such shallow water, that she has had to ask her sister Ramsgate, the easternmost of the south ports of Shoreham to aid in establishing a steam-transit to England, has been, like its neighbour Margate, a | Dieppe. favourite resort of pleasure-seekers since the establish- The vicinage of the Isle of Wight to Portsmouth, ment of steam navigation ; but in a commercial point and the beauty of the island as a place of residence, of view it is much more important than Margate, prin- have always maintained considerable intercourse becipally on account of its fine harbour. The steam tween the two; which intercourse used formerly to be trip from London to Ramsgate is a daily one; but it kept up by row-boats and small sailing-boats. When has never approached in magnitude the steaming from steam-boats became established, there could scarcely places less distant from the metropolis. Railways be any other result than that the transit should be here furnish an instance of fellowship with steamers. wholly maintained by such means. At all hours of Before the establishment of any railways in Kent, the day are the little steamers passing and repassing; Ramsgate kept up a communication with Ostend and and the Isle has become almost as a suburb of other ports, for the conveyance of passengers ; but London. when the South-Eastern Railway reached Dover, steam- But Southampton is, perhaps, one of the most interpackets were placed upon an efficient footing to run esting of our steam-ship stations, on account of its from Dover to Ostend, to the detriment of Ramsgate.connexion with the Overland and the West India When, however, the same railway company extended routes. Until a period comparatively recent, Souththeir Canterbury branch to Ramsgate, a new phase in ampton was merely a pleasure town, which, in relation the traffic presented itself ; the steam-boat company, to commerce, could not venture to hold up its head in in connexion with the railway company, removed their the presence of its big neighbour Portsmouth. It has Ostend steamers from Dover, and placed them on the now become a busy sea-port. Ramsgate station ; and now a well conducted compe- The history of the East India Mail is an interesting tition is maintained from Dover, and from Ramsgate, one. The old sailing route round the Cape of Good to Ostend, in which every effort is made to bring Hope will probably long remain the only one for heavy steaming up to its highest pitch of efficiency.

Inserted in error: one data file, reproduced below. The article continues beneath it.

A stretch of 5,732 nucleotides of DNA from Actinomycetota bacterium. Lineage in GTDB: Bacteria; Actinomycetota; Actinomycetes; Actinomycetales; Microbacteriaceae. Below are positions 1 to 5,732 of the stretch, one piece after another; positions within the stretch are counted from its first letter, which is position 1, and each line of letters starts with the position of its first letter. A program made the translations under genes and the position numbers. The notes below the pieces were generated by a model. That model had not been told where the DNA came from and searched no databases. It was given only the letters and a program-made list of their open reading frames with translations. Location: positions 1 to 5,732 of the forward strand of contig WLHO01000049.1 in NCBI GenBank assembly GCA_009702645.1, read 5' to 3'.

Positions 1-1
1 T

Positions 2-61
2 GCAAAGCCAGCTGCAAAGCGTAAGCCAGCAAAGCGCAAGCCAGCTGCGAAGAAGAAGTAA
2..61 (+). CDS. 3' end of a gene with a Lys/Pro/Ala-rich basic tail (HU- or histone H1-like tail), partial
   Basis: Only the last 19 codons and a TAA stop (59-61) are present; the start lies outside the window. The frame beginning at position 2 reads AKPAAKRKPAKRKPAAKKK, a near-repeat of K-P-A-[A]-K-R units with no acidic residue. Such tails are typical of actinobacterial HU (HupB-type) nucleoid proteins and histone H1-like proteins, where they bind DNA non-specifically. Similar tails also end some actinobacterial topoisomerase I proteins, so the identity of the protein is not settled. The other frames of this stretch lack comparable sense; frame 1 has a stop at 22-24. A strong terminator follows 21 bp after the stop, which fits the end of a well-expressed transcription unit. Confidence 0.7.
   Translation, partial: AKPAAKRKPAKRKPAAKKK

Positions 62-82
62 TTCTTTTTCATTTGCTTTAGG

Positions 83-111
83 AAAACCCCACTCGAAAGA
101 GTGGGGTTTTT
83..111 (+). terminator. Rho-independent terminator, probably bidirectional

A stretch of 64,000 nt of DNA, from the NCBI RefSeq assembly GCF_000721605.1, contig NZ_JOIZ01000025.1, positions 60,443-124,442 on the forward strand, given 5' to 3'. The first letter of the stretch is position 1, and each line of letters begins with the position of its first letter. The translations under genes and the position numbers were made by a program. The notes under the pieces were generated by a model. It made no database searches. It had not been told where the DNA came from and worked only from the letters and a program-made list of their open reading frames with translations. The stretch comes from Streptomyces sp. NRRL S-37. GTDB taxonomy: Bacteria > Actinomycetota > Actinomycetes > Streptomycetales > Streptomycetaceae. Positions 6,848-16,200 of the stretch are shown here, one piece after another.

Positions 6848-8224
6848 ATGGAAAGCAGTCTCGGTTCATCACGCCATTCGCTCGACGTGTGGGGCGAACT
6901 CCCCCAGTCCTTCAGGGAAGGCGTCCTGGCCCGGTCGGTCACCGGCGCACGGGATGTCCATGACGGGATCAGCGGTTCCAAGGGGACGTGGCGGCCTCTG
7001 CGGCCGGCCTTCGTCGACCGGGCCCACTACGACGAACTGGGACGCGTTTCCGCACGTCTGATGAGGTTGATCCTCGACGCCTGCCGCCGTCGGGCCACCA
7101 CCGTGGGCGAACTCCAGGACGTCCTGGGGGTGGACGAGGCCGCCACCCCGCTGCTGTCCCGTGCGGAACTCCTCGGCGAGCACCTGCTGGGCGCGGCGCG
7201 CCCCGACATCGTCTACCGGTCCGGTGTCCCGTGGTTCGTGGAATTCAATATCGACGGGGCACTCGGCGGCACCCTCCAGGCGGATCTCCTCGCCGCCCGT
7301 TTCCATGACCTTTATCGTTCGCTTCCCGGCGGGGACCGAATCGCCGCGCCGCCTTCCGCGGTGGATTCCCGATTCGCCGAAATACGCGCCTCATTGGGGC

merchandise traffic ; because the expense of transDover and Folkstone both exhibit the remarkable porting such commodities over the Isthmus of Suez influence of railways upon steamers, which Ramsgate would wholly outweigh any advantages to be derived exemplifies in a smaller degree. Dover enjoys the from economy of time.